CPIO (1)


cpio - copy file archives in and out


Environment Variables
See Also


cpio -i[bcdfkmrstuvBSV6] [-C size] [-E file] [-H hdr] [[-I file] [-M msg]] [-R id] [patterns]

cpio -o[acvABLPV] [-C size] [-H hdr] [[-M msg] [-O file]]

cpio -p[adlmPuvLV] [-R id] directory


Cpio creates and extracts file archives and copies files.

With the -i option, cpio works in 'copy-in' mode and extracts files from a file archive. By default, the archive is read from standard input. Optional arguments are interpreted as patterns and restrict the set of extracted files to those matching any of the patterns. A '!' at the beginning of the pattern selects all files that do not match this pattern. The syntax is otherwise identical to that described in glob(7), except that the slash character '/' is matched by meta-character constructs with '*', '?' and '['. Care must be taken to quote meta-characters appropriately from the shell. File permissions are set to those in the archive; if the caller is the super-user, ownerships are restored as well. Cpio will not create directories, preserve modification times or overwrite more recently modified target files unless the appropriate -d, -m or -u options are specified. Archives compressed with bzip2(1), compress(1), gzip(1), or rpm(1) are transparently decompressed on input.

With -o, cpio works in 'copy-out' mode, creates archives and writes them to standard output per default. A list of filenames to be included in the archive is read from standard input; if the name of a directory appears, it is included in the archive, but cpio will not include any of its members unless they are explicitly given in addition. The find(1) utility is useful to generate a list of files (see also its -cpio and -ncpio operators). When producing a filename list for cpio, find should always be invoked with -depth since this makes it possible to extract write-protected directories for users other than the super-user.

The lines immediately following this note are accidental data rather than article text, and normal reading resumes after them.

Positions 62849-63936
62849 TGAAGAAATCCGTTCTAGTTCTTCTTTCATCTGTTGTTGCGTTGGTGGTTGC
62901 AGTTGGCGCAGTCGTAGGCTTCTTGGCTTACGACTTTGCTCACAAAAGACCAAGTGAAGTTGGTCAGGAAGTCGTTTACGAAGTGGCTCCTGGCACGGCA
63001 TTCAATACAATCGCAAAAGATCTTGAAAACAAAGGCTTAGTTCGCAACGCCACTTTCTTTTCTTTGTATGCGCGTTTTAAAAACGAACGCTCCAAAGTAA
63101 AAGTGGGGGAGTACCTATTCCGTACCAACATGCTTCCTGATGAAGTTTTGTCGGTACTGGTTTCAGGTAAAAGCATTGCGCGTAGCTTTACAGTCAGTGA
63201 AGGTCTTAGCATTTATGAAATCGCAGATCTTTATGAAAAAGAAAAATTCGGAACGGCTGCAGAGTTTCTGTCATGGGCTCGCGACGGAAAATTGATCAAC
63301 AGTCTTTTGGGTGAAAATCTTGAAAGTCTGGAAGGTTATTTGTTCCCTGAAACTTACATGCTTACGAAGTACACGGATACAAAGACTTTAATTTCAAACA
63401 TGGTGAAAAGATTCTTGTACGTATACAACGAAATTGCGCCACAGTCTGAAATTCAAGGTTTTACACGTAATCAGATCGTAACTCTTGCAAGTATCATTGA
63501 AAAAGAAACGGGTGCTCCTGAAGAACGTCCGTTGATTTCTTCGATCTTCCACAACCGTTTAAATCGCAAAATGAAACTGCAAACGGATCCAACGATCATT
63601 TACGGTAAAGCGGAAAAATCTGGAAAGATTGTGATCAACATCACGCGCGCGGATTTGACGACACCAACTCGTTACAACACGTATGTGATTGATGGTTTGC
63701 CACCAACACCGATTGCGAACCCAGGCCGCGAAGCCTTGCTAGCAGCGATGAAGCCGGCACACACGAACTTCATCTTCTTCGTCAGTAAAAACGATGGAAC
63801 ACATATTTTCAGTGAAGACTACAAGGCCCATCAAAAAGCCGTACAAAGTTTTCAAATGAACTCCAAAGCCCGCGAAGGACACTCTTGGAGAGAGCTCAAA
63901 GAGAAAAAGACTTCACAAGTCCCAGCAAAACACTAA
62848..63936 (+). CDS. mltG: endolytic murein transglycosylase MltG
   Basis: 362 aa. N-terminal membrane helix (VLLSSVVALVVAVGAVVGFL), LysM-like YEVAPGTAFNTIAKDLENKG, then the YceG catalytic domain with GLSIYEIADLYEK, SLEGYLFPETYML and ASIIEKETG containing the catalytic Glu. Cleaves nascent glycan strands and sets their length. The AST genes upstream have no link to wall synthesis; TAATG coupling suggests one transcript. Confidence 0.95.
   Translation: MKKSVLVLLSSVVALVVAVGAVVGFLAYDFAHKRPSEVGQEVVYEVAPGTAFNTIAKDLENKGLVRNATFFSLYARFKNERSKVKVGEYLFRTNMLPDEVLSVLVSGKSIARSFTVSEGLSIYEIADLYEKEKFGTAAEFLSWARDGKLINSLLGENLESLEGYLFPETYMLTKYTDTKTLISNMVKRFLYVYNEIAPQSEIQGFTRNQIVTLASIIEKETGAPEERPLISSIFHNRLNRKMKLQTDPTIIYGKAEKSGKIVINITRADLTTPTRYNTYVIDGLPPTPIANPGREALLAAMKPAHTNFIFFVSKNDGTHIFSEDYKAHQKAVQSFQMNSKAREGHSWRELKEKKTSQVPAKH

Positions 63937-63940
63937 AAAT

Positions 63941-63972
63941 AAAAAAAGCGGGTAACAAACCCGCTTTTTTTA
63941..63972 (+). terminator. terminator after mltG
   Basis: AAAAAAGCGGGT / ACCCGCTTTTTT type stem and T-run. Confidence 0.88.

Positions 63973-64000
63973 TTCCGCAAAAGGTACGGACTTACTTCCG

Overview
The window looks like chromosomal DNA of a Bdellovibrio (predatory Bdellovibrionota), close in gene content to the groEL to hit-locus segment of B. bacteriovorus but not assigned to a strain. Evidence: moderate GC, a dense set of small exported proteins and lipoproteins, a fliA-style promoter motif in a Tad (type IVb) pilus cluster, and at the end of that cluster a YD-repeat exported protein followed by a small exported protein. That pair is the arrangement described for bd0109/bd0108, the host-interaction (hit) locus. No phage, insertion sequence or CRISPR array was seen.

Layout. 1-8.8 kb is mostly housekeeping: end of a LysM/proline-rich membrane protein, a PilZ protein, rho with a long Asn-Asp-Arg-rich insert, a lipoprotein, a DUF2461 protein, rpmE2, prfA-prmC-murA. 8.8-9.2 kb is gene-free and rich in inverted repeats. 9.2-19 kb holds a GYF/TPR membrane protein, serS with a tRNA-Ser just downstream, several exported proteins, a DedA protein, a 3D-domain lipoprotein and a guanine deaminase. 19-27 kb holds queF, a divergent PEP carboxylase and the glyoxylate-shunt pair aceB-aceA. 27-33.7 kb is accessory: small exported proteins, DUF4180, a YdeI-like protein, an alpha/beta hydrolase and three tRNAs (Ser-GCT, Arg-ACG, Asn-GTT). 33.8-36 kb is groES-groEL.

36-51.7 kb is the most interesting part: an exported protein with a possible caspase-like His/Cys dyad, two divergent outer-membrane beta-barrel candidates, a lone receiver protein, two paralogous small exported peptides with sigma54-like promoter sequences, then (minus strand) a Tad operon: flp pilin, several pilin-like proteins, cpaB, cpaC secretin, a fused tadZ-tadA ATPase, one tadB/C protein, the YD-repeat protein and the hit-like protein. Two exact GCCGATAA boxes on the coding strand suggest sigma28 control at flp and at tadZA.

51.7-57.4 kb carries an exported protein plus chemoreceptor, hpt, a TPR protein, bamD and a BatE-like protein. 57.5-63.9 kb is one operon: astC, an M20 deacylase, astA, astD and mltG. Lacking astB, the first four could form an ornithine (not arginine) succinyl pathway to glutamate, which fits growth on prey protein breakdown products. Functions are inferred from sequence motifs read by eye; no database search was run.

The -p option selects 'pass' mode; a list of files is read from standard input as described for -o; files are copied to the specified directory, preserving attributes as described for -i. Special files are re-created in the target hierarchy, and hard links between copied files are preserved.

When a premature end-of-file is detected with -i and -o and the archive is a block or character special file, the user is prompted for new media.

The following options alter the behavior of cpio:
-a Resets the access times of files that were included in the archive with -o or copied with -p.
-A Append files to the archive. The archive must be seekable, such as a regular file or a block device, or a tape device capable of writing between filemarks.
-b Swap bytes within each half word and half words within each word of input file data.
-B Blocks input and output archives at 5120 byte records. The default blocking size is device dependent.
-c Specifies that archive headers are in SVR4 ASCII cpio format. This option is ignored with -i unless the -k option is also present.
-C size Blocks input and output archives at size byte records.
-d Creates missing parent directories for each file extracted from the archive and allows the extraction of directories.
-E file Each line read from file is taken as a pattern in addition to those specified on the command line.
-f Reverses the sense of patterns such that a file that does not match any of the patterns is selected.
-H header
  Specifies the archive header format to be one of:

crcSVR4 ASCII cpio format with checksum;